Awareness is growing out west, and mid-size companies don’t even necessarily know what Strategic Sourcing is – it’s very new there. We’ve discovered that even the SCMA Alberta chapter has started to shift from a Supply Chain operations focus to a category management focus, as the Oil & Gas industry is starting to put more emphasis on it as well.

How has Procurement changed over the past few years, and where do you see it going?

Jane Zhang, Co-Founder and COO of ETCH Sourcing

Jane: Companies are starting to recognize the importance of it. More industries are starting to bring on the framework of Category Management and Strategic Sourcing. The problem is that there still isn’t a deep enough understanding across the board about what it means to be strategic about your spend. The past 5 years have been all about growing awareness that this profession even exists, and what it does. One of the biggest things we see in corporations is that Strategic Sourcing sees themselves as the leaders of initiatives, but the reality is that it’s there to support stakeholders. We need to start taking a different approach and start saying, if I’m supporting stakeholders, what are the problems I need to solve?

Guillaume: I agree with Jane. Strategic Sourcing needs to recognize that it’s a support organization and act as such. I find that the difference between 5 years ago and 5 years in the future is geographically based. Europe and Asia are ahead of North America. Back in the 80s, big consulting firms started preaching the importance of Strategic Sourcing, with various degree of acceptance across the world. It was especially important in the automotive industry, with a low margin and a high level of defects – they needed better pricing, better sourcing, better quality.

In Europe, there’s a very strong innate understanding of sourcing across a lot of different businesses. I would talk to friends back in Europe and they’d know exactly what I am doing here, even if they aren’t in Strategic Sourcing themselves. Talking to people in Eastern Canada, they often have a basic idea of what we do. You go to Western Canada, and they don’t always understand what sourcing is. So in Calgary, it seems like people have started to realize the importance of it in the last 5 years, but they’re struggling with the shift from tactical to strategic.

One thing you focus on is the difference between “building” a strategic sourcing capacity and “sustaining” that capacity. Would you speak about that a bit?

Guillaume: Sure. When a Strategic Sourcing function starts to become more mature, everyone starts talking about risk and how to manage it. How do you manage your risk compliance, and tolerate risk for force majeure events (like the Fukushima accident, earthquakes, etc) that might impact and disrupt your Supply Chain? Not everyone is there yet. Everyone recognizes that cost savings are only one step on the ladder to Strategic Sourcing maturity, but not everyone has been able to leap to that higher branch. There are a lot of great talents and minds putting Supply Chains in place, but then it’s hard to move from “build” mode into ”sustain” mode.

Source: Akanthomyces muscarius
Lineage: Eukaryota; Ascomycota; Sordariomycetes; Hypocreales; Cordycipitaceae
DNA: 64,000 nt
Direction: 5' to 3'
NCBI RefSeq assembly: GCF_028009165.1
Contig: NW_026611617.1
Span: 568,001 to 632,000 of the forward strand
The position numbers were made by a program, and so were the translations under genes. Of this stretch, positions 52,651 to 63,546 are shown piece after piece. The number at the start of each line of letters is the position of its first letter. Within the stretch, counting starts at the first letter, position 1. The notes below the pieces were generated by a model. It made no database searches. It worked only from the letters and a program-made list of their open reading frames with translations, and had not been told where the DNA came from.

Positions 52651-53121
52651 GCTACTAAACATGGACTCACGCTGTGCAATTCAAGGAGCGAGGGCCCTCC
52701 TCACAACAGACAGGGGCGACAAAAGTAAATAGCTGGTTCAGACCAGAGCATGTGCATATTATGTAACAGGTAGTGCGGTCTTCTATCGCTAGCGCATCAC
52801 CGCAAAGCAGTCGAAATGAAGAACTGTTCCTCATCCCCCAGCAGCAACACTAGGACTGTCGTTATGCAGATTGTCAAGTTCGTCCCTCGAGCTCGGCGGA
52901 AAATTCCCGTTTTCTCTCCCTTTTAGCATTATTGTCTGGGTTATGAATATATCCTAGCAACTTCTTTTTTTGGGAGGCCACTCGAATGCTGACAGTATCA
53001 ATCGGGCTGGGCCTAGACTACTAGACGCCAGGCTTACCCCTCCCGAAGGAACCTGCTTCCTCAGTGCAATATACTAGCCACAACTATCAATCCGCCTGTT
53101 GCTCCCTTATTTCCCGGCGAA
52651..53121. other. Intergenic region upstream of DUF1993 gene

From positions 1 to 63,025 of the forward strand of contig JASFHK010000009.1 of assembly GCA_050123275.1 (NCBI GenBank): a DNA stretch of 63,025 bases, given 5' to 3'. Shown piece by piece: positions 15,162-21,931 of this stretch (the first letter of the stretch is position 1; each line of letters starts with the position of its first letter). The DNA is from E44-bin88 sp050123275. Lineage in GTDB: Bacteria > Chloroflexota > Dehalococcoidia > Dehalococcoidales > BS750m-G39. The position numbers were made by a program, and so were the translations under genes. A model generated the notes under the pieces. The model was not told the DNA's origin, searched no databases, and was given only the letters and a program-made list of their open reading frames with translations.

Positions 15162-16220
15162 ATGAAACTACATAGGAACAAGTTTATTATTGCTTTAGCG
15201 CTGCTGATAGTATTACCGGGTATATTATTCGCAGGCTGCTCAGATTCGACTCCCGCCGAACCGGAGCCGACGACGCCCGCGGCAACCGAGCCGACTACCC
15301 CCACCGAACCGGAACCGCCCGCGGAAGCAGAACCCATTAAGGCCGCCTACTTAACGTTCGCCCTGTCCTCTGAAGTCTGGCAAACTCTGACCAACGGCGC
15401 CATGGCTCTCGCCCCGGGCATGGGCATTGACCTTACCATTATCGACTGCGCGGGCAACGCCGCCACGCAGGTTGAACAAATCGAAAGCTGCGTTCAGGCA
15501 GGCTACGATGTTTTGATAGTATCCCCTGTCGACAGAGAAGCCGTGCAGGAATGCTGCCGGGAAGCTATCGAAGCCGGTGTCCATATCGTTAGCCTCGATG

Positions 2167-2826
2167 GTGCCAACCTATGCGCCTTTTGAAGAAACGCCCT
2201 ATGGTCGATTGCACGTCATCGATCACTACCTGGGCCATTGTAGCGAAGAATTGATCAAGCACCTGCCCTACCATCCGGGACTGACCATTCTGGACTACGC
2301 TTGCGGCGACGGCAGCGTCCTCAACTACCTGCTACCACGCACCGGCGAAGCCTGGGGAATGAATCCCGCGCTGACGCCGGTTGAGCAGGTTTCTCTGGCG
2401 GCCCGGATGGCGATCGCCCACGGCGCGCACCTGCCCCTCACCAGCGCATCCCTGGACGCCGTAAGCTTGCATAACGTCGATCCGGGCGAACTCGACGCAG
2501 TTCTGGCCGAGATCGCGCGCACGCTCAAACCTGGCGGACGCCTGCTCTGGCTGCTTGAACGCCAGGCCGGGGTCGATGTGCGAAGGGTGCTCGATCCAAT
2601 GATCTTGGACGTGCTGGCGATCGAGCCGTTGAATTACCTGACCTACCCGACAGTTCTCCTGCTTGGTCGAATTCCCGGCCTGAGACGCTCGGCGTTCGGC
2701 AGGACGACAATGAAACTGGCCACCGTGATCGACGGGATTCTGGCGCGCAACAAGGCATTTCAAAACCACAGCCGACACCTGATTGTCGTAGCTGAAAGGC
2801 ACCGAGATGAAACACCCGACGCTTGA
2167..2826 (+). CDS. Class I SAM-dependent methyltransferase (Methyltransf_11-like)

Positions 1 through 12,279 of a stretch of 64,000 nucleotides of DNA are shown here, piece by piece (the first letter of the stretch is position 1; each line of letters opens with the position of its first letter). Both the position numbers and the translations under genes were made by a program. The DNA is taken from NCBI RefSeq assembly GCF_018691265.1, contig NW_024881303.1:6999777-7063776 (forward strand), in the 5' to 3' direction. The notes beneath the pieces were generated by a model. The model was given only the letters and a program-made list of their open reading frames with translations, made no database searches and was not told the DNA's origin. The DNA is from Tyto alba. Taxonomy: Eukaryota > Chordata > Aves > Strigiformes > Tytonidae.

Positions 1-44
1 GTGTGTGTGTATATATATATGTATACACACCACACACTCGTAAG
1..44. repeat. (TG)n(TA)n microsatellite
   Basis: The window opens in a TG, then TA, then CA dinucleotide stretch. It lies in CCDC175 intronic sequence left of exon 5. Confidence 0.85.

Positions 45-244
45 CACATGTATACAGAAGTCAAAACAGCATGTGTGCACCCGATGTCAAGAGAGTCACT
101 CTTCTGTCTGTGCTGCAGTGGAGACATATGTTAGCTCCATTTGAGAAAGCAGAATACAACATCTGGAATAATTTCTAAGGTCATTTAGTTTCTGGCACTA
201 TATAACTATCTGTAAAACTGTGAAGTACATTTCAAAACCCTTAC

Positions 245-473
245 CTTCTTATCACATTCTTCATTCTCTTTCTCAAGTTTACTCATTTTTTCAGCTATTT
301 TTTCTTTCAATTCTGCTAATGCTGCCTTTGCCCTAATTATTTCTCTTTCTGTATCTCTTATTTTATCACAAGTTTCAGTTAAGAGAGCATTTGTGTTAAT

I think there’s a big difference between sourcing and vendor management. At a certain point, you have to recognize that your organization requires more vendor managers than sourcing people. You need to bring on more efficient contract managers – people who are really good at keeping the relationships alive and thriving, while the “builders” move on to new challenges. What we try to do is get the Strategic Sourcing framework in place, then help our clients ramp up their capability to sustain it.

Jane: One other thing I wanted to mention related to skills is that the industry right now is very category-specific. Someone will say “I’m in IT sourcing so I need an IT sourcing expert,” or “I’m in chemicals so I need a chemical sourcing expert.” The reality is it’s a practice. In every organization there will be a subject matter expert for every specific category that can be leveraged by the sourcing team. It’s very ingrained within companies that people need a specific background in that specific contract – we strongly believe that as the industry is evolving the focus should be on people’s understanding of Strategic Sourcing as a practice rather than knowing that one contract very well.

 


A big thank you to Guillaume and Jane for taking the time to chat with the Argentus blog! We hope you’ve found their perspective insightful, and we encourage you to check out ETCH Sourcing’s website.